MICHIGAN STATE — It may have set football back a half-century, but the Spartans “outlasted” No. 25 Wisconsin on Saturday 16-13 in overtime, thanks to some late game heroics from Andrew Maxwell and tight end Bennie Fowler. The Spartans’ defense was terrific against the Badgers, holding them to 190 total yards and holding Heisman finalist Montee Ball to just 46 yards on 22 carries. But the Spartans offense wasn’t much better, with Maxwell needing 39 throws to pass for 216 yards and Le’Veon Bell only ran for 3.7 yards a carry. The overtime victory threw the Big Ten’s title chase into chaos, and made the conference only look worse.

Trending: Ugly or not, a big victory of Mark Dantonio’s team, who already has four losses and needs to salvage the season.

MICHIGAN — Michigan fans got a glimpse of what life will be like without Denard Robinson. Needless to say, they weren’t pleased. The Wolverines lost to Nebraska 23-9, with their offense grinding to a halt after Robinson left with an injury late in the first half. Nebraska held the Wolverines offense at bay even with Robinson in the game, but feasted on Russell Bellomy, who went 3 of 16 passing for just 38 yards with three interceptions. It was a rude awakening and appropriately raised huge questions for the future of the Michigan offense in life after Denard.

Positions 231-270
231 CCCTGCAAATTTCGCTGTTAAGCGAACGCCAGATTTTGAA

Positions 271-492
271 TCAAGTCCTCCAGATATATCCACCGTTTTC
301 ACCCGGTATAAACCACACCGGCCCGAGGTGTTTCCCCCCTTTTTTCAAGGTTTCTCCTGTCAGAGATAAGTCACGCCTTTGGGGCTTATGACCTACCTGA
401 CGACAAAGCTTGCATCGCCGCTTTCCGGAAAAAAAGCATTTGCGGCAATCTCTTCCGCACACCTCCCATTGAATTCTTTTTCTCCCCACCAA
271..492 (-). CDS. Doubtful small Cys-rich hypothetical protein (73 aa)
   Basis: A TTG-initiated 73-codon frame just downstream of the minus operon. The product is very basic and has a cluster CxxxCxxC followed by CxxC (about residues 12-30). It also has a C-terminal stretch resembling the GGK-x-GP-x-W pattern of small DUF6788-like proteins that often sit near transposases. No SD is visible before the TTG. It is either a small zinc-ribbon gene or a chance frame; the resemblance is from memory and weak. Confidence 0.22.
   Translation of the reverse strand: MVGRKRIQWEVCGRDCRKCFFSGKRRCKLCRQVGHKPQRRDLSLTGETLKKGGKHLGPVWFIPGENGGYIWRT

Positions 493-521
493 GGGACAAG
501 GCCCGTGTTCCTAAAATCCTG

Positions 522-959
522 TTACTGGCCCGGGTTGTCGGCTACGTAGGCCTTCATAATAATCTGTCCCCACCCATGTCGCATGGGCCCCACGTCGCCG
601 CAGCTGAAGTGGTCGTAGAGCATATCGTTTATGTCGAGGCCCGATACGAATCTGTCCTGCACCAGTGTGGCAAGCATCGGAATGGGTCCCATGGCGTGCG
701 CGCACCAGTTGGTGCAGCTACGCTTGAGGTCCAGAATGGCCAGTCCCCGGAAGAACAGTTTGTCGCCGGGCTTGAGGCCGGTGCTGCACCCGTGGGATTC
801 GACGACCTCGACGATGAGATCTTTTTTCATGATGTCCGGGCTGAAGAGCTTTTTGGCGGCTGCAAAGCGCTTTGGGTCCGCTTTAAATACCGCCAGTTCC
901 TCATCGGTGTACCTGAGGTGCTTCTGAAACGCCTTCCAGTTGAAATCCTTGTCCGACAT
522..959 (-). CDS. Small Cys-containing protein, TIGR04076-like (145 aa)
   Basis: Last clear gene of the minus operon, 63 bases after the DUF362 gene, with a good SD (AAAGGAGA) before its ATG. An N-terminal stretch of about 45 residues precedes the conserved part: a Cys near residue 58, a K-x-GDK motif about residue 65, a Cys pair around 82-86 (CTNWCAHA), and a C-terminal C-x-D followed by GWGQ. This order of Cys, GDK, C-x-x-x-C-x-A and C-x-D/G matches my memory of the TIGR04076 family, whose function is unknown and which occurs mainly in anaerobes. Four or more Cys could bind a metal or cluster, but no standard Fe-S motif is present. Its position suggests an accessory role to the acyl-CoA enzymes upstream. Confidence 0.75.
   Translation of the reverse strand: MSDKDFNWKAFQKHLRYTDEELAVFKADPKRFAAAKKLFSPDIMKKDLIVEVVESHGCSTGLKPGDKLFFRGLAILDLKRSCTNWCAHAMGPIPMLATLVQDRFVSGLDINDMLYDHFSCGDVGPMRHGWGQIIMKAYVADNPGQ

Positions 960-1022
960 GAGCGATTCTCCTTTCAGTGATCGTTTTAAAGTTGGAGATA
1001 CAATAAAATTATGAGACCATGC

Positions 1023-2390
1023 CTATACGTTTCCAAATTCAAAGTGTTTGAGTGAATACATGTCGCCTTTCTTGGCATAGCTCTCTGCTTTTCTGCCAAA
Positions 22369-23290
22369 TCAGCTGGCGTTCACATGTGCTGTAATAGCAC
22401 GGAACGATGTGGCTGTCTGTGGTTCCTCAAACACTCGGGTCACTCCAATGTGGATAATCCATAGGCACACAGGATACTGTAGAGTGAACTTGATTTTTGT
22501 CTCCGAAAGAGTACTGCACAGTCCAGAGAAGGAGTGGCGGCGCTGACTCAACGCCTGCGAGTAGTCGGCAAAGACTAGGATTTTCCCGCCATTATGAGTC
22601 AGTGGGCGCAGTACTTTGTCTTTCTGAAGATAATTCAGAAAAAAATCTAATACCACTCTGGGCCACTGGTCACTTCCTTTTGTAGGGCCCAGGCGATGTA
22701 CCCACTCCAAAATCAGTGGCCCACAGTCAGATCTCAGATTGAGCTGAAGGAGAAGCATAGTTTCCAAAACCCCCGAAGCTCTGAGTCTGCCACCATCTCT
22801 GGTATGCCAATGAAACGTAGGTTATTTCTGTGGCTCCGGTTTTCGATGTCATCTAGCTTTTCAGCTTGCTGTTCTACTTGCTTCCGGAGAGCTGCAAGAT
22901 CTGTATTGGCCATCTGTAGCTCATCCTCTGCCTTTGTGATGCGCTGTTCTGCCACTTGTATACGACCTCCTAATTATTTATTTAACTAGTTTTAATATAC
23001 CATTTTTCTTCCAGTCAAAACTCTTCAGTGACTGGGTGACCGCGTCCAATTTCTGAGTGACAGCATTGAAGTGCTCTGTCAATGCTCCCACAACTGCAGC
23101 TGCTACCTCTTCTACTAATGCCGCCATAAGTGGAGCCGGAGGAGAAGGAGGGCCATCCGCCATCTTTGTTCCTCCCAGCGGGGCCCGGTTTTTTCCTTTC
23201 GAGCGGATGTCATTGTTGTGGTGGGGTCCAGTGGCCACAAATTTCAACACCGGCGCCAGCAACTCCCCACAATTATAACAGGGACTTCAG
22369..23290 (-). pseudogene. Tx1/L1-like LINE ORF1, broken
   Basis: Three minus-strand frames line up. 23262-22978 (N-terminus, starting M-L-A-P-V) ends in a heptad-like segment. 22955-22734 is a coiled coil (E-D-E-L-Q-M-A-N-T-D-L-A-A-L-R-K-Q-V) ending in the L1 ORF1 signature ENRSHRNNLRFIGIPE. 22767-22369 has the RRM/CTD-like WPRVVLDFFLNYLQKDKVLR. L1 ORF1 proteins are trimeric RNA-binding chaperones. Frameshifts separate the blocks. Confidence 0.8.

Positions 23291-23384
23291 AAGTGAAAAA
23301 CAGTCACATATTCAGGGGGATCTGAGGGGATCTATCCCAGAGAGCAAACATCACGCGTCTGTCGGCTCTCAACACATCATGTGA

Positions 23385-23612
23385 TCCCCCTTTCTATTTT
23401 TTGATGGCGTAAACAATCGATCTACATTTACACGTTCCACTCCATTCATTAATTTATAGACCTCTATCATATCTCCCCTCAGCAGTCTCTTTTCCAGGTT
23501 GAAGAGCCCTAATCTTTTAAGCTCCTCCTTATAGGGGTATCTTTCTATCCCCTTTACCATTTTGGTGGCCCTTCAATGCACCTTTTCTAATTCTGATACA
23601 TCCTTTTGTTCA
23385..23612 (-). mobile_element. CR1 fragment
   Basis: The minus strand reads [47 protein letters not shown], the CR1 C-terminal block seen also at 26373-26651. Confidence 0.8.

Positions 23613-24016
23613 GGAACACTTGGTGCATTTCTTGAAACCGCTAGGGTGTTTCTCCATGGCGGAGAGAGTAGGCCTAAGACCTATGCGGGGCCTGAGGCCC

Trending: Another step backwards for Michigan, though they are still in the thick of it in the Big Ten standings, and have a chance to end Ohio State’s ineligible dream season as well.

MIAMI — The Hurricanes were off on Saturday, taking a bye week after their showdown loss to Florida State before taking on Virginia Tech.

Trending: The week off hopefully settled a Hurricanes team that began its free fall after losing 41-3 to the Irish, dropping three in a row to get to 4-4.